Alcohol, Music, Technology and You

How might music influence the amount, the pace and the brand of alcohol that people drink?  How do young men and women describe their drinking online and what consequences might this have for their drinking behaviour?  Is what, where, and how you drink a way of displaying your identity? Dr Carol Emslie and her colleagues will explore these questions and more in special event for Glasgow Science Festival.

Discotheque_in_Berlin

Who are you and what do you do?

My name is Dr Carol Emslie and I lead the Substance use & misuse research group at Glasgow Caledonian University (@SubMisuseGcu).  I interview men and women to explore how drinking fits into their everyday lives.  In order to change drinking culture, we need to understand what purpose alcohol serves.  For many people, it is closely interwoven with friendship, and is seen as providing ‘time out’ from busy lives.

carol

What brings you to Glasgow Science Festival this year?

I’m presenting a session called ‘Alcohol, Technology, Music and You’ with my colleagues Dr Alasdair Forsyth and Jemma Lennox. We’ll be discussing the role of entertainers like DJs and musicians in alcohol marketing, examining connections between social media and drinking among young people, and exploring how men and women use alcohol to display their identities (from ‘girly girl’ to ‘playing the lad’).

The Matrix, District 9, Moon… what sci-fi classic floats your… uhh… spaceship?

Blade Runner for Vangelis’ music and a vision of the future which hasn’t dated.  Joss Whedon’s Sci-Fi western ‘Firefly’ for 14 perfect episodes before it was cancelled.

2015 is Scotland’s Year of Food and Drink and among other things, we’re exploring how eating insects might be the future. What’s the weirdest thing that you’ve eaten?

Hmmm, I haven’t intentionally eaten insects.  I was lucky enough to live in Aotearoa New Zealand for three months – the sushi and the traditional Māori food were delicious.

Impress us with your favourite science fact or joke.

Our research challenges the idea that peer pressure only applies to young people. People in their thirties and forties describe how friends and colleagues do not always accept that they want to stop drinking on a night out, illustrated by repeated chants of “go on, go on, go on”, “one for the road” and “just leave the car”. Some said it was easier to just take the car, or say they were on medication or detoxing in order to have an acceptable reason for not drinking.  Heavy drinking is seen as normal, while not drinking alcohol has to be explained in Scottish society.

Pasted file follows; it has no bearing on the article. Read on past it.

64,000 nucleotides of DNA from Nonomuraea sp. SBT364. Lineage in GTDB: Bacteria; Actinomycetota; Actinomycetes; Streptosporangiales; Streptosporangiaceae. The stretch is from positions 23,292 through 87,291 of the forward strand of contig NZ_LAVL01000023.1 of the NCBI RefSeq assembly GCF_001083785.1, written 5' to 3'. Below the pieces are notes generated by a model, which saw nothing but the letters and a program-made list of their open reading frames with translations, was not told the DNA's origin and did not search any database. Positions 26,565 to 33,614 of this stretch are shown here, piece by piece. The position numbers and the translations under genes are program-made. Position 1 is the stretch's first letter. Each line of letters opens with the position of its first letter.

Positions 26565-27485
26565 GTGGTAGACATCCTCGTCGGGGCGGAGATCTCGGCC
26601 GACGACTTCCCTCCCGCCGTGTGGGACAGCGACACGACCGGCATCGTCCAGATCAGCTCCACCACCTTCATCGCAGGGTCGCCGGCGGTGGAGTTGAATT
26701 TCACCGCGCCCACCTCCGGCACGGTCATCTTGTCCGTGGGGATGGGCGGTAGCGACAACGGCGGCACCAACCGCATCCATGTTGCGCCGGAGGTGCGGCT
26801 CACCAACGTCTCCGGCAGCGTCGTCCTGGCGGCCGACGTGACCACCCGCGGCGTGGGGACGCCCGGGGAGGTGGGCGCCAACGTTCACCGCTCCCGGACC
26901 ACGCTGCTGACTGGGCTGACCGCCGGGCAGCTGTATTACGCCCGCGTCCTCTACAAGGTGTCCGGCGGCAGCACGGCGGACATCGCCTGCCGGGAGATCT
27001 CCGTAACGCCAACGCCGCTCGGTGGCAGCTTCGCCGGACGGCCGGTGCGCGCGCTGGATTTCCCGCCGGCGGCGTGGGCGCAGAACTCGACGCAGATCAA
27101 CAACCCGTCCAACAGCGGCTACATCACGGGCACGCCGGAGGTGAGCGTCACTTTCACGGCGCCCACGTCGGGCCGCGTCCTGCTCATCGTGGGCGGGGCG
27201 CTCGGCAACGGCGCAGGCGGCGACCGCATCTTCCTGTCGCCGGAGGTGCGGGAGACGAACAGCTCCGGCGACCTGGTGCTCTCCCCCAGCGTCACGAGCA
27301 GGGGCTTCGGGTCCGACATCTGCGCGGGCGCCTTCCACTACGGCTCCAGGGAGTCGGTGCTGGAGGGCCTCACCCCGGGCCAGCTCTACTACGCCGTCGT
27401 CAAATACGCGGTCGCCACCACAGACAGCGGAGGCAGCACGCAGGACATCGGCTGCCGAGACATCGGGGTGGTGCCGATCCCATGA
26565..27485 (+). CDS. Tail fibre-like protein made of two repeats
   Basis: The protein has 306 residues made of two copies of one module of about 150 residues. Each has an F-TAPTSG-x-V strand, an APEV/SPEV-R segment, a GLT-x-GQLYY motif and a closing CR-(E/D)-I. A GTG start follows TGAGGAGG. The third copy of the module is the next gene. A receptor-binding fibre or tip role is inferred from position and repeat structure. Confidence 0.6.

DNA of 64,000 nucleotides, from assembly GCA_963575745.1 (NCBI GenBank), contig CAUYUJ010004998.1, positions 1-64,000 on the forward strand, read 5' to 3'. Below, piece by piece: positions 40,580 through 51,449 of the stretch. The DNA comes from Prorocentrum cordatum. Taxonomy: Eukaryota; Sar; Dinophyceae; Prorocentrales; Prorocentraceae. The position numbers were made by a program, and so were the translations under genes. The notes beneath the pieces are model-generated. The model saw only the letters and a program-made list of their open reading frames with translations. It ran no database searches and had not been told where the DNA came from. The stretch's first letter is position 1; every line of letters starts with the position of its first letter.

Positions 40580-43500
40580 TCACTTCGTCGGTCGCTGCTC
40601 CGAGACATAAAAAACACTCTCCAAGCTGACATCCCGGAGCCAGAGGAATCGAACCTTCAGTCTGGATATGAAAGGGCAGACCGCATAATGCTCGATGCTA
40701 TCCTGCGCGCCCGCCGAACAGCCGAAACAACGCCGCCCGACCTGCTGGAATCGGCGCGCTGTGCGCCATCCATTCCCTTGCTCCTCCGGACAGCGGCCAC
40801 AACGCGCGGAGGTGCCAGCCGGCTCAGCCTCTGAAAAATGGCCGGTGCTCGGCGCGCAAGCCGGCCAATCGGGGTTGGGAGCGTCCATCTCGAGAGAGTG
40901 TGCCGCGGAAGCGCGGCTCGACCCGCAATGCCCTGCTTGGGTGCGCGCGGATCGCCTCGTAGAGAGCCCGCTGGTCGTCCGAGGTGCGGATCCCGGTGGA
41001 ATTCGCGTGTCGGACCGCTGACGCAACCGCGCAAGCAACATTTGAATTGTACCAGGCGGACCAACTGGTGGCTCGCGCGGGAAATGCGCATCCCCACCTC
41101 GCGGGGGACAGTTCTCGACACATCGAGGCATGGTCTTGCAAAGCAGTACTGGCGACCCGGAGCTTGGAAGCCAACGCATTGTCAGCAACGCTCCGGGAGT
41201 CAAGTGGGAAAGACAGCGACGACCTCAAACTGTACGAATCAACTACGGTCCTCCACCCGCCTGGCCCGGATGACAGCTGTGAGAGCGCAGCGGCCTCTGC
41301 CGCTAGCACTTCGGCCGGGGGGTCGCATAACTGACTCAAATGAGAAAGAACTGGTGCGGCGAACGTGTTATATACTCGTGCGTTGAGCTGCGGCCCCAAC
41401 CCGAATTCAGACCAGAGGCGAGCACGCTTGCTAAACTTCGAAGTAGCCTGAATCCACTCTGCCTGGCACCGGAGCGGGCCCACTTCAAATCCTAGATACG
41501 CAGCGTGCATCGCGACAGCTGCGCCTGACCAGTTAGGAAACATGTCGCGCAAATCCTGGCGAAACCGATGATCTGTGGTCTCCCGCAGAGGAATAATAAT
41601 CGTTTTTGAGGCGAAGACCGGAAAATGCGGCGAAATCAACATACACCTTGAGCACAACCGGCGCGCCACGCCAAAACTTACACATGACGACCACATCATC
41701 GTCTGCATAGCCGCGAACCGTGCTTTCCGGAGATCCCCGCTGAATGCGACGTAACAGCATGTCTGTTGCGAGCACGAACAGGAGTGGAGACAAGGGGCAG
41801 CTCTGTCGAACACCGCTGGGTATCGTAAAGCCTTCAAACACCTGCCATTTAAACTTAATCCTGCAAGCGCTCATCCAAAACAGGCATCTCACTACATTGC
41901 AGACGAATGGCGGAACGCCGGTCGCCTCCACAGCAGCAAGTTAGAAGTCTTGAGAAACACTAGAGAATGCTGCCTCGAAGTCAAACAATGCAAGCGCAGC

Uncover the fascinating science and psychology of drinking and join the debate with Carol and her colleagues on Tuesday 9th June at Glasgow Caledonian University from 6-7.30pm.  Tickets are free and can be booked online.

The Science of Survival

Do you have what it takes to survive in the wild? How do animals forage for food and keep safe? At this year’s Glasgow Science Festival, we’re exploring the science of survival with the RSPB.  We spoke to Learning Officer Hannah Grist about what’s in store.

HGrist

Who are you and what do you do?

My name is Hannah, and I’m a Learning Officer for the Royal Society for the Protection of Birds, based in Glasgow. I am part of a team called the Giving Nature a Home in Glasgow Project, which involves working alongside schools, community groups and the public to celebrate and improve all the amazing green spaces across the city.

What brings you to Glasgow Science Festival this year?

We are an enthusiastic bunch, and spend a lot of time thinking up new and exciting ways to get everyone outside and interacting with nature. Our event this year is called the Science of Survival, but could generally be described as giving not-so-grown-ups a chance to play in the mud, build dens, make fire and toast marshmallows: who wouldn’t be excited about that?!

The Matrix, District 9, Moon… what sci-fi classic floats your… uhh… spaceship?

I recently watched Alien for the first time (I know, I don’t know how I missed this classic either). It’s a brilliantly eerie film with a female scientist and hero, which is always great to see.

2015 is Scotland’s Year of Food and Drink and among other things, we’re exploring how eating insects might be the future. What’s the weirdest thing that you’ve eaten?

I previously worked tracking rhinos in the Namib desert, and we ended up eating something like corned beef hash every night, with anything else we could find during the day added in: I haven’t been able to look at a tin of corned beef since.

Impress us with your favourite science fact or joke.

That’s a really difficult one! I’m currently being excited about swifts. Did you know they eat, sleep and mate whilst flying, catch raindrops in the air to drink, and make nests out of spit?